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Summary Article: Bouchardon Edmé (1698 - 1762)
From A Biographical Dictionary of Artists, Andromeda

Born at Chaumont, the son of a provincial sculptor, Edmé Bouchardon was a pupil first of his father and later, in Paris, of Guillaume I Coustou. In 1722 he won the first prize for sculpture at the Académie in Paris, and the following year left for Rome. He was to remain there for nine years, gaining considerable fame. His bust of Philipp Stosch (1727; Staatliche Museen, Berlin) in strict classical Roman form is representative of this period. Bouchardon was the champion of the return to classical values in French sculpture; his style is a complete antithesis of that of Jean-Baptiste Lemoyne, who represents the Rococo current. He was an artist of reason and intellect, rather than of passion and expression; his work appealed to the intelligentsia of the time rather than to the King, who preferred Lemoyne.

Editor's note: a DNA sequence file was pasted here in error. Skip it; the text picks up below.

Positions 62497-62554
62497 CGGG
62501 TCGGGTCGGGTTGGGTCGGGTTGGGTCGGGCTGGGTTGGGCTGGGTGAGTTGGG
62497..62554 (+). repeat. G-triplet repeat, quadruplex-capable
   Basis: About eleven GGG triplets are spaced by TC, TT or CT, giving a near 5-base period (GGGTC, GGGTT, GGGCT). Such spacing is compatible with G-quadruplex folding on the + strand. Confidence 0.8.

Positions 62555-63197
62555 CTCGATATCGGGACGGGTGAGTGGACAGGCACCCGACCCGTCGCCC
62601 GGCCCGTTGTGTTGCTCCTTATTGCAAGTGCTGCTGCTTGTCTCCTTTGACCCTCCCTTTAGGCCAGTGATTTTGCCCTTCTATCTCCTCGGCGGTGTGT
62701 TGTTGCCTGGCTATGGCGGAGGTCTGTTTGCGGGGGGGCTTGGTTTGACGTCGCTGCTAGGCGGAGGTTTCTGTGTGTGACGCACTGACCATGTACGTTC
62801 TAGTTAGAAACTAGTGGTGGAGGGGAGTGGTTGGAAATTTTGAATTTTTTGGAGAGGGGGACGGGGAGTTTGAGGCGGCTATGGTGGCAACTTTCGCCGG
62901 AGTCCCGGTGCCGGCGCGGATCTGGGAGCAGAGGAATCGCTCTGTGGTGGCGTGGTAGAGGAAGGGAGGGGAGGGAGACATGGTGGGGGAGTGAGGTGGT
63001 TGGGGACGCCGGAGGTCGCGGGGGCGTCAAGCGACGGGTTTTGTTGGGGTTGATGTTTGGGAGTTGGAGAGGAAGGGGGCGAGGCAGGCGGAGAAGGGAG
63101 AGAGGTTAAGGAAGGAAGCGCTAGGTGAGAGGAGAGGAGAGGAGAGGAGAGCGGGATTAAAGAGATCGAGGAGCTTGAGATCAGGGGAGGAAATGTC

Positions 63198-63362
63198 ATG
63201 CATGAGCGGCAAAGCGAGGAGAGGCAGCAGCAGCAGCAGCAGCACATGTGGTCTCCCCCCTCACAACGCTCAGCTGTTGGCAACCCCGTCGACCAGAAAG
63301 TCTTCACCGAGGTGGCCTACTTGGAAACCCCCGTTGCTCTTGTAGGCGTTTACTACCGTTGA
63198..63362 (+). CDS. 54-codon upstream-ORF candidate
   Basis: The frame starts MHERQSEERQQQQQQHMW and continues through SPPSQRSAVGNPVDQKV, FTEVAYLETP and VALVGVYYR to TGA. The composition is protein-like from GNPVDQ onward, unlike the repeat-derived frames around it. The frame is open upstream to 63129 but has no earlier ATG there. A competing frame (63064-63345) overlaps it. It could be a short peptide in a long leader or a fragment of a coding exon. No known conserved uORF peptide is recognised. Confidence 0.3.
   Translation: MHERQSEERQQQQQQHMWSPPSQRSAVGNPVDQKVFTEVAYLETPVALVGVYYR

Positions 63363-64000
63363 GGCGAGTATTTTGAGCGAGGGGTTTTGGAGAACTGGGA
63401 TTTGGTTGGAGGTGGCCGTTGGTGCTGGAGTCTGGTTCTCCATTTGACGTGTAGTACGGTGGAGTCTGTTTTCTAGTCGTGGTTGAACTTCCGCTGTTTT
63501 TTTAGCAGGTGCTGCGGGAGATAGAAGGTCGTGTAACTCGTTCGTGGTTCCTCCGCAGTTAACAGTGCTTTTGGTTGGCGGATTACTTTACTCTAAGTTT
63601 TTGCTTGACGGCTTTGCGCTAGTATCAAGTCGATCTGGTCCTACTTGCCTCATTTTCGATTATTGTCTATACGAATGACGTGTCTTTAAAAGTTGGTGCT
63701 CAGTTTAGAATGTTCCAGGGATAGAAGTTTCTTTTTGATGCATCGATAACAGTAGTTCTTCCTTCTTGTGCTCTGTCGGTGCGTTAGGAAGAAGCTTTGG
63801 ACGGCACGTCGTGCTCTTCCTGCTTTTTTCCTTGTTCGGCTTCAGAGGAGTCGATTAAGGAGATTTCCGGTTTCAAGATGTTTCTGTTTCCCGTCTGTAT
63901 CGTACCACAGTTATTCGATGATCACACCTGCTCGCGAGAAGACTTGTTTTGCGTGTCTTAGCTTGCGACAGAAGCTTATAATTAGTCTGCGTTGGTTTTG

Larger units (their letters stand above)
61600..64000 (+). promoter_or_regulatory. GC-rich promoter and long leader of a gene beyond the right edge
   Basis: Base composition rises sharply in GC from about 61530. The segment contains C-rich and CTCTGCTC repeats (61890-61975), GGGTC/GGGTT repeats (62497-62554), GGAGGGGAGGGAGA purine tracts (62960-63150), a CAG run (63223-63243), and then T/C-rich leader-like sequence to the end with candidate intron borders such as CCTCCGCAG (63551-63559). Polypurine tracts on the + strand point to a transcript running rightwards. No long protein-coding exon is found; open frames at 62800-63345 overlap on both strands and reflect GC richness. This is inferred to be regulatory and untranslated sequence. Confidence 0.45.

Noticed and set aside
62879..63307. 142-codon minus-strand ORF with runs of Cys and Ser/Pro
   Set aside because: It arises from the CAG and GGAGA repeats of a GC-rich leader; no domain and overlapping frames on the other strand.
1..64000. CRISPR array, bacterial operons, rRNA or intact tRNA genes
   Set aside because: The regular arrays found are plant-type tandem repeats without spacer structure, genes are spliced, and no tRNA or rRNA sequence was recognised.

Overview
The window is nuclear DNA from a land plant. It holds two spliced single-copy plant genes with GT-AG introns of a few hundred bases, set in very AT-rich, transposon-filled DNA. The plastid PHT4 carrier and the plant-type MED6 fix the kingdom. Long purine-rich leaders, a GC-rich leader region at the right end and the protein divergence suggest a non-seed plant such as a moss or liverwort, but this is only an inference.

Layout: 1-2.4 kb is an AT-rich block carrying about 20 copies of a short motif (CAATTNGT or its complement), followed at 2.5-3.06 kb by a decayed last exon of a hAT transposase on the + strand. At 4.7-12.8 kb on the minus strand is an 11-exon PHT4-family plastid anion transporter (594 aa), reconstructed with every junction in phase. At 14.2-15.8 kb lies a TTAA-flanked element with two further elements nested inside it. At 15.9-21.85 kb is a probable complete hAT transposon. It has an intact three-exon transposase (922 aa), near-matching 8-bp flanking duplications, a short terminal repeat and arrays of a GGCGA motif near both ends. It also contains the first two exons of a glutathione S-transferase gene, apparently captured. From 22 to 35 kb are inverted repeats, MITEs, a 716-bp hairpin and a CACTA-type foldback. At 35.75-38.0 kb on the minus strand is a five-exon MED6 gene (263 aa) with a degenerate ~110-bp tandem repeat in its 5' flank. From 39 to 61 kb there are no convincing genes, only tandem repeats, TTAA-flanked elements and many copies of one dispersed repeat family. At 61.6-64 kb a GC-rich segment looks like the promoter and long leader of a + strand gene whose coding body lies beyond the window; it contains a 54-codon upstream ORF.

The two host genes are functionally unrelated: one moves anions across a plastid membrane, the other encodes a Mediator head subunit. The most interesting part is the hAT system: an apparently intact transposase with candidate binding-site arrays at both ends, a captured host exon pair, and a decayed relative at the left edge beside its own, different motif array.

In his day Bouchardon was thought to be the greatest sculptor alive—a reputation not wholly deserved. His art has proved a little too frigid and cerebral for the taste of later generations. Bouchardon was one of the finest draftsmen of his time, and his monumental sculpture, such as the fountain of the Rue de Grenelle, Paris (commissioned in 1739), is superbly designed. In his last years he was occupied with the colossal equestrian statue of Louis XV for the Place de la Concorde. The work was designed as a reevocation of a Roman Imperial monument; it was completed after Bouchardon's death by Jean-Baptiste Pigalle, and was destroyed during the Revolution.

A Biographical Dictionary of Artists, © Andromeda 1995

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